Here at The Guardian Canary, we have begun a research project that involves examining National Weather Service (NWS) Tornado Warnings and the verification of these warnings. Looking at the timeframe of 2014 to 2020, we are trying to see if any correlations exist between the amount of false alarms issued by a National Weather Service office and the number of tornado fatalities that occur in that same office’s territory. In the coming weeks, we will be releasing information on the data that we have gleamed from our research.
The main focus for today’s blog entry will be the Verification Rates for all NWS Tornado Warnings and the resultant false alarms for 2014-2020. For a tornado warning to be deemed verified, a tornado must have been observed or have produced damage for the area and time frame that the tornado warning was in effect. Local Storm Reports (LSRs) contain these tornado observations and damage reports, and they are produced by the same NWS office that issued the tornado warning. All information for this study comes from NWS Tornado Warnings and NWS Tornado LSRs. None of this information is created by The Guardian Canary. 2014-2020 NWS Tornado Verification Statistics were compiled through the use of the Storm Prediction Center’s Severe Weather Event Summaries and Iowa State’s IEM COW (NWS Storm Based Verification) webpages.
The NWS Overall Tornado Verification Rate over the timespan of 2014-2020 was just over 25%. That means 3 out of every 4 Tornado Warnings resulted in a false alarm for the selected years. 3 out of every 4 times that the weather industry and emergency management said “Hey, Look out! A tornado is headed your way!”, they were wrong. 3 out of every 4 times the strongest short-fused warning, outside of a Tsunami Warning and an Extreme Wind Warning, was issued, it was wrong. Perhaps we are being too harsh here. Perhaps others believe 25% is ok for this type of warning. But, how many times can they cry wolf before people stop taking action?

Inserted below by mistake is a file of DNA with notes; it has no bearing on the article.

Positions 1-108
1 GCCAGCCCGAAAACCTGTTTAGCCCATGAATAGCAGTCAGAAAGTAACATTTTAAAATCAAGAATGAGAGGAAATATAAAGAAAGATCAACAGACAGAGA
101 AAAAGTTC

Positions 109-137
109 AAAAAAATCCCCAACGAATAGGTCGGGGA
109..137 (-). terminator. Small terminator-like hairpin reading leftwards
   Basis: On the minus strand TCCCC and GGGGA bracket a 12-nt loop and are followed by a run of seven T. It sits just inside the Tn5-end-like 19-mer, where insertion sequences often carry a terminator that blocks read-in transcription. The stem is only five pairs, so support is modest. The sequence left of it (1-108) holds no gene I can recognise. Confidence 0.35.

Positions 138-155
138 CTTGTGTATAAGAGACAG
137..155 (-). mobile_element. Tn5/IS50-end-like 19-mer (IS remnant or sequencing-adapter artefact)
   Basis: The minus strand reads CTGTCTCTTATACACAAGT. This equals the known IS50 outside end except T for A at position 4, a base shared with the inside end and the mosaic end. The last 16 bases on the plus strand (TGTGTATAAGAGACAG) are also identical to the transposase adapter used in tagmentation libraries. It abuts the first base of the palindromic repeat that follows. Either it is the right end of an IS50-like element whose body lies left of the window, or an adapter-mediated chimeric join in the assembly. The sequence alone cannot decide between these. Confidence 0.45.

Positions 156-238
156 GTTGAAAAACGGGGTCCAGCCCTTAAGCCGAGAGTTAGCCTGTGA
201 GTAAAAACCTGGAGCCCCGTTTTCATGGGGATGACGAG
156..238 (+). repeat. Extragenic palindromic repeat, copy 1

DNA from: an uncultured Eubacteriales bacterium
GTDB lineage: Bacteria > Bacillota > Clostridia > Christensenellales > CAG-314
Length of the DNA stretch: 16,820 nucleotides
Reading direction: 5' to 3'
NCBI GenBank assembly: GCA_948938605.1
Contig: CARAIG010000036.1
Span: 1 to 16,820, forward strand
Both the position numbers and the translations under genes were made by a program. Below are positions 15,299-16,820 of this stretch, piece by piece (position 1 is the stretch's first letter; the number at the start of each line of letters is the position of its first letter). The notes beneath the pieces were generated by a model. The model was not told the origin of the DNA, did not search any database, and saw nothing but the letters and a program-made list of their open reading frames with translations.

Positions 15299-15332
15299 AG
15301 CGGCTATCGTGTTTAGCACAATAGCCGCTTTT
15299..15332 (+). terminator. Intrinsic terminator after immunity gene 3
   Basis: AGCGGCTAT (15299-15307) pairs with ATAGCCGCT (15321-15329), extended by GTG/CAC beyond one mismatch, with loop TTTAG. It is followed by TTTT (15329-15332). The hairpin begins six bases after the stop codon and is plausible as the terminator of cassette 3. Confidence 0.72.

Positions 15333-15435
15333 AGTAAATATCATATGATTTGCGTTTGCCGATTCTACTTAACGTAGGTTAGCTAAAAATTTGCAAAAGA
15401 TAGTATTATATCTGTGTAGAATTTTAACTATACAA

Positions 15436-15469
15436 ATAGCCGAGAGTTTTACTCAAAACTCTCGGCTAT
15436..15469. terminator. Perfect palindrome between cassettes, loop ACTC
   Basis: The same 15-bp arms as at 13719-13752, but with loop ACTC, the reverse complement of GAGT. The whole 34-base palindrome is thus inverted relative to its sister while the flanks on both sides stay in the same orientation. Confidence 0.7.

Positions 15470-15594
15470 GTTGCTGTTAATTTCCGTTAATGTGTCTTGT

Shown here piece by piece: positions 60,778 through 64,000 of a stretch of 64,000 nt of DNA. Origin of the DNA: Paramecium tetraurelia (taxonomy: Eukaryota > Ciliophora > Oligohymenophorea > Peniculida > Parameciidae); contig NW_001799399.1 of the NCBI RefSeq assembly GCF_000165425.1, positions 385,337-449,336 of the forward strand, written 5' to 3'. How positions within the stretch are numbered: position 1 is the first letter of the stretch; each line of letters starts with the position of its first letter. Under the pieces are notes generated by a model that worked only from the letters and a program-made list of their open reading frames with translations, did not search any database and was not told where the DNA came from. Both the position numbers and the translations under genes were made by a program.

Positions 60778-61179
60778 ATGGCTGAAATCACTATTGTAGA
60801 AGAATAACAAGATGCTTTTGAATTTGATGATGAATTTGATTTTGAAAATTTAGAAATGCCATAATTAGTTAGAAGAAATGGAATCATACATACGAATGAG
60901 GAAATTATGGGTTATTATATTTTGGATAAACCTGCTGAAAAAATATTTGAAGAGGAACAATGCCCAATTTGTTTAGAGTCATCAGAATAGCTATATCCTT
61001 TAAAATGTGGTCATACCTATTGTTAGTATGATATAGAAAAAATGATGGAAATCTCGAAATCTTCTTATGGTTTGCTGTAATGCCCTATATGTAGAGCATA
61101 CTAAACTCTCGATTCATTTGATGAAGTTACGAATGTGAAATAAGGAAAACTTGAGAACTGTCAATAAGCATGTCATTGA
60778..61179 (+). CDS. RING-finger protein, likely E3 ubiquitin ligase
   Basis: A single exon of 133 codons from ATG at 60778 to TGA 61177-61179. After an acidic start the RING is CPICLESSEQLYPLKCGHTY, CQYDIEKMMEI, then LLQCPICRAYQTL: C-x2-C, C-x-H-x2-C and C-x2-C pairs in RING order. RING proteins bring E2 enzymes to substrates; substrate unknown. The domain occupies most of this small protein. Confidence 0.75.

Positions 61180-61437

While 2020 was an improvement over 2019, the number of tornado warnings that were false alarms is staggering. 1589 times people were alerted by sirens, alerted on their phones, alerted by their weather radios, had their programming interrupted on television to be told there was a tornado coming and one did not materialize. 1589 times people were told to take life saving action for a tornado that wasn’t there. 1589 times people were essentially lied to about the weather. To think that this isn’t creating complacency in society is wrong and dangerous.
Upcoming Blog Entries
In the coming weeks, we will be discussing how all of this may be affecting the public and their responses. We’ll take a look at individual NWS Offices’ Performance, the good, the bad, and the ugly. In addition to services such as ITAS that are available through The Guardian Canary, we’ll discuss different options and ideas that could be implemented to reduce the number of false alarms. One thing that should be pointed out, this research and this blog are not designed to cast National Weather Service meteorologists in any negative light. NWS meteorologists are the best of the best and should be highly respected by our society. They warn on everything they deem a tornado based off of their training and experience. Their mission statement is to protect life and property. Ours, however, is not. We are only concerned with saving lives and feel that current practices may be hurting that effort during times of severe weather.